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Title: Phonology and Morphology of Mambay (Niger-Congo, Adamawa)
Authors: Anonby, Erik John
Keywords: African Languages
Niger-Congo Languages
Issue Date: 2008
Publisher: Universiteit Leiden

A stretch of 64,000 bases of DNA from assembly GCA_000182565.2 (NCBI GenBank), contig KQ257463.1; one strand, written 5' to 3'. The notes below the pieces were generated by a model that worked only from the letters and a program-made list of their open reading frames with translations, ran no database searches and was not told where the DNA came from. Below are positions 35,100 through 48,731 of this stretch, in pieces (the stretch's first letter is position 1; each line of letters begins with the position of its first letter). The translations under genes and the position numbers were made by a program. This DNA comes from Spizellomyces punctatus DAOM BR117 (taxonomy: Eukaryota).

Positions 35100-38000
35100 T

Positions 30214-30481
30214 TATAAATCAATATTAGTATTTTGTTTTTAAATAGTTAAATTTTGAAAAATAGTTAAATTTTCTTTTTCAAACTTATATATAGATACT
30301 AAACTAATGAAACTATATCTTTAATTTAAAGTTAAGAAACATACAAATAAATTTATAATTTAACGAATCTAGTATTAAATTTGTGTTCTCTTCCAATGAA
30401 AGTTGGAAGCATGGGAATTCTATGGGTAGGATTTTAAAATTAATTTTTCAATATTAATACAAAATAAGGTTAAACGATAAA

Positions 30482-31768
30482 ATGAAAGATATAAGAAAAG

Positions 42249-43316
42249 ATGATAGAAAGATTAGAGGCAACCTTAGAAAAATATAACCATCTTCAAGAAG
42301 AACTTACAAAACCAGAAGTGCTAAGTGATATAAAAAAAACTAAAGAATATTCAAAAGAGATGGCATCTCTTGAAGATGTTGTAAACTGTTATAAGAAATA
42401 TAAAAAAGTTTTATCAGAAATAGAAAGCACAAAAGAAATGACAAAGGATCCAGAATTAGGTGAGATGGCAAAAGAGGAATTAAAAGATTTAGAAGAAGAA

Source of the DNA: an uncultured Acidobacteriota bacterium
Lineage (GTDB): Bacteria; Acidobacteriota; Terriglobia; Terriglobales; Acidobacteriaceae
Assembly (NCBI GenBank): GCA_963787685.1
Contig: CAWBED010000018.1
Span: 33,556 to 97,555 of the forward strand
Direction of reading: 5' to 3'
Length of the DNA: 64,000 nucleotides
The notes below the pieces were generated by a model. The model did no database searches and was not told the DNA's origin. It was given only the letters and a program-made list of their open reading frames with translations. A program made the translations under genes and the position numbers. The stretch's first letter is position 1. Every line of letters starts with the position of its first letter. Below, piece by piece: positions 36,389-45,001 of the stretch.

Abstract: To the north of the Adamawa Massif and approximately eight hundred kilometres from the Gulf of Guinea, the Mambay ethnic group straddles the border of Cameroon and Chad. Members of the group, numbering about fifteen thousand, live along the Mayo Kebbi (Kebbi River) at the point where it flows south-west from Chad toward its confluence with the Benue River in Cameroon. The Mambay language belongs to the Adamawa-Ubangi family, a group which has been considered “probably the most poorly documented of all the major divisions of Niger- Congo” (Bennett 1983:23). Researchers have overlooked this language family— especially the Adamawa branch of which Mambay is a part—due to its distance from the coast, the small populations of many of its constituent groups, and their dispersal among larger, unrelated languages. Other possible reasons for this situation include the Adamawa languages’ distance from urban centres as well as the sheer number and diversity of languages in this linguistically fragmented area of west-central Africa (Bennett 1983:23, Boyd 1978:190, Samarin 1971:217). Consequently, despite Strümpell’s identification of the language as early as 1910, Mambay has long managed to elude serious investigation. Those studies in which Mambay is mentioned ( 1.2.1) are for the most part concerned with the still-unresolved genetic structure of the larger language groupings of which it is a part, and give little information on the language itself. The present research responds to this lacuna by providing an in-depth description of the Mambay language, with a focus on phonology and morphology. In the following sections of this chapter, the Mambay ethnic group is introduced within its historical context ( 1.1). This is accompanied by an overview of the Mambay language which gives attention to the current sociolinguistic situation and existing linguistic exploration, including genetic classification ( 1.2). Finally, the framework and methodology of this study are presented ( 1.3).
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